Neither came to occupy their seats and neither did Silicon Valley's star CEOs and VCs as had been common in prior years. Arrington and Malik turned up on stage later to present an award for Angel of the year but there was no Silicon Valley royalty: no Zuckerberg, no Marissa Mayer, no Travis Kalanick, Elon Musk, Marc Benioff, Marc Andreessen...
Posted by Tom Foremski - February 4, 2016
Geoffrey Moore's 1991 book "Crossing the Chasm" was incredibly influential in the tech sector with more than one million copies sold and it gave birth to the Chasm Consulting Group.
Posted by Tom Foremski - January 18, 2016
Silicon Valley's pursuit of diversity is skin-tone distracted and gender confused. Diversity is more than a ratio...
Silicon Valley's leadership in sourcing innovative ideas is slipping and its feeble pursuit of diversity isn't helping.
Original ideas come from original experiences -- an environment that brims with a diversity of genders, skin colors, ages, economic backgrounds, national cultures, and artistic expression.
A tree grows in Brooklyn...
Posted by Tom Foremski - January 8, 2016
I also feel a little uncomfortable about drawing attention to such accolades as do the majority of former newspaper reporters. We don't mind if someone else blows our horn but it feels crass doing it yourself. In today's media world that attitude is a handicap because if you can't handle a certain level of self-promotion no one will see your work.
The early Blogosphere...
When I left the Financial Times more than ten years ago to become a "journalist blogger" I suddenly fell into a very small, very strange community of writers I hardly knew before. It felt great to be part of this tiny and very feisty band of bloggers with Robert Scoble, Om Malik, Renee Blodgett, Dan Farber, Anil Dash, Doc Searls, Craig Newmark, Andy Lark, Dennis Howlett, Nick Denton, David Galbraith, Dan and Steve Gillmor, Jeff Clavier, etc (please see: Original Thinkers list).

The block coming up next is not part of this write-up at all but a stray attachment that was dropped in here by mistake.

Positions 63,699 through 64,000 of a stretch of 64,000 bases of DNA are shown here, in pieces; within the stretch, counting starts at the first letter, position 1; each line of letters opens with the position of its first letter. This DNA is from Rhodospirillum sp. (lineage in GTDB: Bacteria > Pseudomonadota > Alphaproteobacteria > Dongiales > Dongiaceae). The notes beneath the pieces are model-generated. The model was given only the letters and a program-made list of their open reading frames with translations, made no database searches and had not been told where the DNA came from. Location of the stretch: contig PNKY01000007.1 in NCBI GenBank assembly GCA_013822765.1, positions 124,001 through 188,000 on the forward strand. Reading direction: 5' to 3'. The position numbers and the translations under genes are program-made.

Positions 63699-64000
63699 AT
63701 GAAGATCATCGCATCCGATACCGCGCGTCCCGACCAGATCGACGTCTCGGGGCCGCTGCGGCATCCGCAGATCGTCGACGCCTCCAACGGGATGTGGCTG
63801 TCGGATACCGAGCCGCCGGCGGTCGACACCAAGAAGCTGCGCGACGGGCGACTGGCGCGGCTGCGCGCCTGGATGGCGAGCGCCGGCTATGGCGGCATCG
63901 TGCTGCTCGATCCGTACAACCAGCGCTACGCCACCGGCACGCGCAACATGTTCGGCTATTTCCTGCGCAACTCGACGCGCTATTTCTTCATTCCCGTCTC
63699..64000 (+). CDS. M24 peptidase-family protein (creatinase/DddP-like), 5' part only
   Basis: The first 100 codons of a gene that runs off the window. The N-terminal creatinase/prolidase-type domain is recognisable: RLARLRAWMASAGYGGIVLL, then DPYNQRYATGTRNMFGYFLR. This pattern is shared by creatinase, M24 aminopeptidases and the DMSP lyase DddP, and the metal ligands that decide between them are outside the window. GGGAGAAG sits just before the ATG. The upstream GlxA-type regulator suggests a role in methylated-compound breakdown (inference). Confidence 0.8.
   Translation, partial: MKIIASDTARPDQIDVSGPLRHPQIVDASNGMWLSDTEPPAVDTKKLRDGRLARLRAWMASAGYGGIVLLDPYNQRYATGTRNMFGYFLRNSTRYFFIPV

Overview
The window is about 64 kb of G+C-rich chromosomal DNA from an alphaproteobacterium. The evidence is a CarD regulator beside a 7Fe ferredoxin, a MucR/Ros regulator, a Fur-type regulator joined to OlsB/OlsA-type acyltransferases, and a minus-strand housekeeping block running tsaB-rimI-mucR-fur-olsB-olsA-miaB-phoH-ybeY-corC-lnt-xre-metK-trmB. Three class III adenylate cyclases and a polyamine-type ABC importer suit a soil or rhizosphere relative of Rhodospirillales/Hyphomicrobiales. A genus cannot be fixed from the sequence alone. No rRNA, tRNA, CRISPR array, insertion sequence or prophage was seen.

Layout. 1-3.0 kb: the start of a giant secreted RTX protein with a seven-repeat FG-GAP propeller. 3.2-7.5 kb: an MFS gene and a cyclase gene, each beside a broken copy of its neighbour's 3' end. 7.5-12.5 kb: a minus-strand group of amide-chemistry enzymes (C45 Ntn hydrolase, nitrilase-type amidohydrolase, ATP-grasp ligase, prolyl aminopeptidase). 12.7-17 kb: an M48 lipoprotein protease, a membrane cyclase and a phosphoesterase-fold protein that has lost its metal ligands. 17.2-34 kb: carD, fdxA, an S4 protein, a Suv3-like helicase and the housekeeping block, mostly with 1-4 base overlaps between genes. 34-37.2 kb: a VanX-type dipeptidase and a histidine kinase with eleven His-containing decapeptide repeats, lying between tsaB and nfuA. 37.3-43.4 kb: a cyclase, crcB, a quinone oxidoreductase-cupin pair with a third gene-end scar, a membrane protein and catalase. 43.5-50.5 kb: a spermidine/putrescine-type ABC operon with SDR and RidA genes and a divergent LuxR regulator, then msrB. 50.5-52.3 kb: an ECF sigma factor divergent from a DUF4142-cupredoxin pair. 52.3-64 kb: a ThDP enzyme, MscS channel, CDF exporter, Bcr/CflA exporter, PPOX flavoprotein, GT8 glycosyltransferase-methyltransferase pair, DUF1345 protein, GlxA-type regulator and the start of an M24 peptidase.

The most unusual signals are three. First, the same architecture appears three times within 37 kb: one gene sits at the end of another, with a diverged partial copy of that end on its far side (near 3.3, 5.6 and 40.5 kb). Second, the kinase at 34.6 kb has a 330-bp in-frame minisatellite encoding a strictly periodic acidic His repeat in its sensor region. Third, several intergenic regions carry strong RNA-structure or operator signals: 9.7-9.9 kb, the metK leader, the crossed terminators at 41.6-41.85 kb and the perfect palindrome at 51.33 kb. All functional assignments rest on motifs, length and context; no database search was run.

Posted by Tom Foremski - November 17, 2015
There's a new business reality that few companies know about. If you want to be a player in global markets you will need a top-notch IT department. It won't be the same as the current one but whatever you do, don't buy the hype that you can just use off-the-shelf technologies and that the cloud makes IT departments obsolete.
Business edge will be defined by IT edge. IT matters and the performance of your IT department matters a lot.
The following is from my ZDNet column: IMHO:
The IT department will be transformed from a slow changing cost center and into a vibrant, creative organization essential to every business competing on a global scale.
More than ten years have passed since the publication of the book, "Does IT Matter? Information Technology and the Corrosion of Competitive Advantage" by Nicholas Carr, the former Executive Editor of the Harvard Business Review.
Few people disagreed with Carr's argument. In a world where every large company has the same IT systems, the same ERP apps, the same IT infrastructure, the same commodity hardware, no one has a strategic advantage.
Carr was right but that was then...
Posted by Tom Foremski - November 4, 2015
I was at SAP in Palo Alto earlier this week to see computer pioneer Alan Kay give a talk and also to meet with him for an exclusive interview.
I’ll have more on the interview coming up. I just uploaded the video of his talk here: Alan Kay @ SAP - YouTube
Alan Kay is a computer pioneer, he was part of the the Xerox PARC team of about 30 researchers who developed many of the key concepts of the PC and notebook. Here he talks about the lack of forward thinking in technology design and innovation.
He advocates designing products for how we expect to use technologies decades from now instead of trying to replicate old technologies.
He also talks about system thinking rather than discrete products such as apps and hardware, the goal is integration and collaboration among our technologies because that’s what’s important for humans: more collaboration.
He also mentions that Steve Jobs missed a lot when he visited Xerox PARC and replicated the graphical user interface and mouse — he didn’t see the computers were all connected, used Ethernet, and they connected to the nascent Internet then called ARPAnet. Steve Jobs missed half of it and didn't see that the computers were all networked "because he's a visual guy."